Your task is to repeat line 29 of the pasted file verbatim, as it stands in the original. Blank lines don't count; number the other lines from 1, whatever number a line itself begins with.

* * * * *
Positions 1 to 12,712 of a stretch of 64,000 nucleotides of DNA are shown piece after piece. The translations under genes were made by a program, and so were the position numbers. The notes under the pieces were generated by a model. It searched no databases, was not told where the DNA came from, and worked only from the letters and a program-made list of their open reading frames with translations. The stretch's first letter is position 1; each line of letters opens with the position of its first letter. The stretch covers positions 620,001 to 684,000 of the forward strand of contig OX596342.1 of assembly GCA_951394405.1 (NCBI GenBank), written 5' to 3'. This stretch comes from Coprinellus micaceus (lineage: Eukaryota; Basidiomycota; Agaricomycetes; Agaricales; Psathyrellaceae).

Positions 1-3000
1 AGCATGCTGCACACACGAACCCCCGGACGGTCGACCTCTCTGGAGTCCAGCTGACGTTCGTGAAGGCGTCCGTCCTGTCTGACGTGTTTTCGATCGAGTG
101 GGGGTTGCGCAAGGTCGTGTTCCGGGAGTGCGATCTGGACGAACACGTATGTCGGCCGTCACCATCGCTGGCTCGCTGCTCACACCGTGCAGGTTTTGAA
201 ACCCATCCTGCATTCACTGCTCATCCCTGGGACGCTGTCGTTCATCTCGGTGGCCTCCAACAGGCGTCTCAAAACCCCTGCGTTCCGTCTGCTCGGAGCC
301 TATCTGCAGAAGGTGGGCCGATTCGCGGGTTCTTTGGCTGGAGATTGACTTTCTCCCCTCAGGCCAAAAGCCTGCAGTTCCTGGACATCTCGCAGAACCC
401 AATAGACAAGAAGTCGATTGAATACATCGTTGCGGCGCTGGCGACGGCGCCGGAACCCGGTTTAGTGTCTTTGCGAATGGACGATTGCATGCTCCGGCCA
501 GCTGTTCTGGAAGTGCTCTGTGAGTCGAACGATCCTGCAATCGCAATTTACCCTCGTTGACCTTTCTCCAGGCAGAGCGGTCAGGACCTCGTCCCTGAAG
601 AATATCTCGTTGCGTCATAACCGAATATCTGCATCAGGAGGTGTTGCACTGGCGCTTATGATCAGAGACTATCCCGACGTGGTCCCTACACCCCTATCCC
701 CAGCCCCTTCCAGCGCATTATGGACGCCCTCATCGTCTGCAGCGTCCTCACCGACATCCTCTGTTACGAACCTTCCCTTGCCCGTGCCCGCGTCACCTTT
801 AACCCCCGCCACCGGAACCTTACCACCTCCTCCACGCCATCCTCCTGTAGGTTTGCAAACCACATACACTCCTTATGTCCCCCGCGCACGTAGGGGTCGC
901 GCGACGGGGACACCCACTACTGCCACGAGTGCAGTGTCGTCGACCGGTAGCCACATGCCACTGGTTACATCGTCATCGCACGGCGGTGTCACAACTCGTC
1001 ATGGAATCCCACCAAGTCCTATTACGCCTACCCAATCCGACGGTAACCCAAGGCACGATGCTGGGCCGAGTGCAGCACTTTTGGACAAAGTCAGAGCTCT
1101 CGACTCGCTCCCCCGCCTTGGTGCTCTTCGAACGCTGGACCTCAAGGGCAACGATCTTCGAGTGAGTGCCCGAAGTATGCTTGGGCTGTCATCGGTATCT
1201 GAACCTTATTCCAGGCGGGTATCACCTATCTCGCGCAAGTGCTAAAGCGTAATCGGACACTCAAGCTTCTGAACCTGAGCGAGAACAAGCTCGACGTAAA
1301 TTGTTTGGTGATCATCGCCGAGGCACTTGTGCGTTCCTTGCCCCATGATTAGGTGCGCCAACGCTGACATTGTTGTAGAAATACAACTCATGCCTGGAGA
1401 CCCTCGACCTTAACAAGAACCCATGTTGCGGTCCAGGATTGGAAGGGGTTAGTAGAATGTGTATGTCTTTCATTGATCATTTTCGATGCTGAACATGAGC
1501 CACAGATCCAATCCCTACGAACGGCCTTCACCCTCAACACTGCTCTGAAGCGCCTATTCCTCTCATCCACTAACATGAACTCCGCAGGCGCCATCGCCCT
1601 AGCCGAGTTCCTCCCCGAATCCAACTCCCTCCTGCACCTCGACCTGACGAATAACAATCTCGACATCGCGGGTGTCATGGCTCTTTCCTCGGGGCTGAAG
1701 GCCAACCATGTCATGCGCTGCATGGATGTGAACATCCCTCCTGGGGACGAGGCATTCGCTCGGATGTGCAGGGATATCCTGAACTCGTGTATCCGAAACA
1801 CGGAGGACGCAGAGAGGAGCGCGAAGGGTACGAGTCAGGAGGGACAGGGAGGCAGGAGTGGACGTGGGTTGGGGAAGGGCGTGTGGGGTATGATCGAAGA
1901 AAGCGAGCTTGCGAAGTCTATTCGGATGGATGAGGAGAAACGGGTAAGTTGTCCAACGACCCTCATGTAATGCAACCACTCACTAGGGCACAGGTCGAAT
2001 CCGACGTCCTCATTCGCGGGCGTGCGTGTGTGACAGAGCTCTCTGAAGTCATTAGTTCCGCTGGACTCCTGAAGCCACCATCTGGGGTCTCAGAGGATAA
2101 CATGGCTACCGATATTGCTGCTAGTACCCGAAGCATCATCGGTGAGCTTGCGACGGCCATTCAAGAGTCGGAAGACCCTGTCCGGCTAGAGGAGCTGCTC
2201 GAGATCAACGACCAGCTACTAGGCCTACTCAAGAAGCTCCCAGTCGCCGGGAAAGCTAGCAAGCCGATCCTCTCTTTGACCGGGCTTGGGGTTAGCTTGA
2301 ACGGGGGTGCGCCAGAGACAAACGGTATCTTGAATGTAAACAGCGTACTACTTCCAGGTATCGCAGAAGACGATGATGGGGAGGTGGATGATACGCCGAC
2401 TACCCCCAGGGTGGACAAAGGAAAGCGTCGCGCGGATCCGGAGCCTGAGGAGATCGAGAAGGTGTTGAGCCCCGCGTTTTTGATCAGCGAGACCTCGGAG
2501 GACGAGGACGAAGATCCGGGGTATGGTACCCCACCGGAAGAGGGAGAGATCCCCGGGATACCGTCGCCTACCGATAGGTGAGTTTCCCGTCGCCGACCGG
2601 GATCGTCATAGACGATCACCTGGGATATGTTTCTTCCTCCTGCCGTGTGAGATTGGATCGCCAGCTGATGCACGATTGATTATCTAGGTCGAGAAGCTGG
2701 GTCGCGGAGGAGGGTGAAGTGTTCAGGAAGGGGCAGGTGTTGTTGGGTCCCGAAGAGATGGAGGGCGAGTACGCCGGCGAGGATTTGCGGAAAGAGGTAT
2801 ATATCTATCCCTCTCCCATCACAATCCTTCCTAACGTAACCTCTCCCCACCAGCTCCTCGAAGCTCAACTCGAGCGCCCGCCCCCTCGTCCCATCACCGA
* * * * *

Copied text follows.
2601 GATCGTCATAGACGATCACCTGGGATATGTTTCTTCCTCCTGCCGTGTGAGATTGGATCGCCAGCTGATGCACGATTGATTATCTAGGTCGAGAAGCTGG